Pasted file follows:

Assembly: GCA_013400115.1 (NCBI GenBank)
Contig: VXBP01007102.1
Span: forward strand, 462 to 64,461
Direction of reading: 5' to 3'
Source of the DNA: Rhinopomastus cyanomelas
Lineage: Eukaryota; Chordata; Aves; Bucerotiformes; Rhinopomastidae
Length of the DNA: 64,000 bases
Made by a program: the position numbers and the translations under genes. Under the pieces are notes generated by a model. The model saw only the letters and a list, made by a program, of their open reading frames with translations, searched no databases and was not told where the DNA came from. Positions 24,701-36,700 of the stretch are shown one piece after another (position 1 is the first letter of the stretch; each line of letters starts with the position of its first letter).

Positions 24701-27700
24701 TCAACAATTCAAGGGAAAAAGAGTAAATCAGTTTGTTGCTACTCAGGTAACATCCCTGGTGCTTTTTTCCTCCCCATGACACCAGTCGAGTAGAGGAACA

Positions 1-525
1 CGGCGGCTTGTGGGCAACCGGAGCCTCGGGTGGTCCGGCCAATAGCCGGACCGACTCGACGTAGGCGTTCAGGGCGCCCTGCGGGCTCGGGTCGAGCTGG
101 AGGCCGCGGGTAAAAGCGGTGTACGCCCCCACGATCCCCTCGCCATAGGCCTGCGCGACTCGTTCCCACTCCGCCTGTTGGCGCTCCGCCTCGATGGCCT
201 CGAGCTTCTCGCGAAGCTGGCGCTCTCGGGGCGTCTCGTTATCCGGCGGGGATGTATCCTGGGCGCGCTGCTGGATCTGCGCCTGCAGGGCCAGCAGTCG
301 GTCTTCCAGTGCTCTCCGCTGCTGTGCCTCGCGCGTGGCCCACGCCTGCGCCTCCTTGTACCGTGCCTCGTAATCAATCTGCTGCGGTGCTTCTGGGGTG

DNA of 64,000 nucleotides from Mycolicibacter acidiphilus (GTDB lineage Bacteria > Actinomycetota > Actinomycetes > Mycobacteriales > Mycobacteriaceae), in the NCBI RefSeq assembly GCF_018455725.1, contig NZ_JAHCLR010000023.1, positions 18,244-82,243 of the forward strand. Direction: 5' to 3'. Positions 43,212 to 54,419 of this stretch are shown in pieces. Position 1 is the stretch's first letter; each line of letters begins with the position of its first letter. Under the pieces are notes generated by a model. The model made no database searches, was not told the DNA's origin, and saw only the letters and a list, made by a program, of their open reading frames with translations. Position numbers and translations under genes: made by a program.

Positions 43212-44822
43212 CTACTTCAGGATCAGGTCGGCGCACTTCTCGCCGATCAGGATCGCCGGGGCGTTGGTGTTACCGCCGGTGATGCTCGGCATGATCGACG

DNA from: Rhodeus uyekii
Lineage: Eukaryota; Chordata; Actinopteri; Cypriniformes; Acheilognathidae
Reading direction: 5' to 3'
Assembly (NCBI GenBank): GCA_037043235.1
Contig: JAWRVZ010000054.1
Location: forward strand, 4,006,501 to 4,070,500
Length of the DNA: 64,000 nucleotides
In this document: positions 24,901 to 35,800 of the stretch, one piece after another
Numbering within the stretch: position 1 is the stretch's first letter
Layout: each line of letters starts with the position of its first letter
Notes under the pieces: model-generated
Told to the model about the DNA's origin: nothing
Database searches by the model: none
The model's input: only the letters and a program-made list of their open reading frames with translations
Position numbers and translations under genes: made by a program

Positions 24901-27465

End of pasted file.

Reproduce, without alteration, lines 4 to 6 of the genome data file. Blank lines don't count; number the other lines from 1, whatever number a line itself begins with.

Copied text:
Direction of reading: 5' to 3'
Source of the DNA: Rhinopomastus cyanomelas
Lineage: Eukaryota; Chordata; Aves; Bucerotiformes; Rhinopomastidae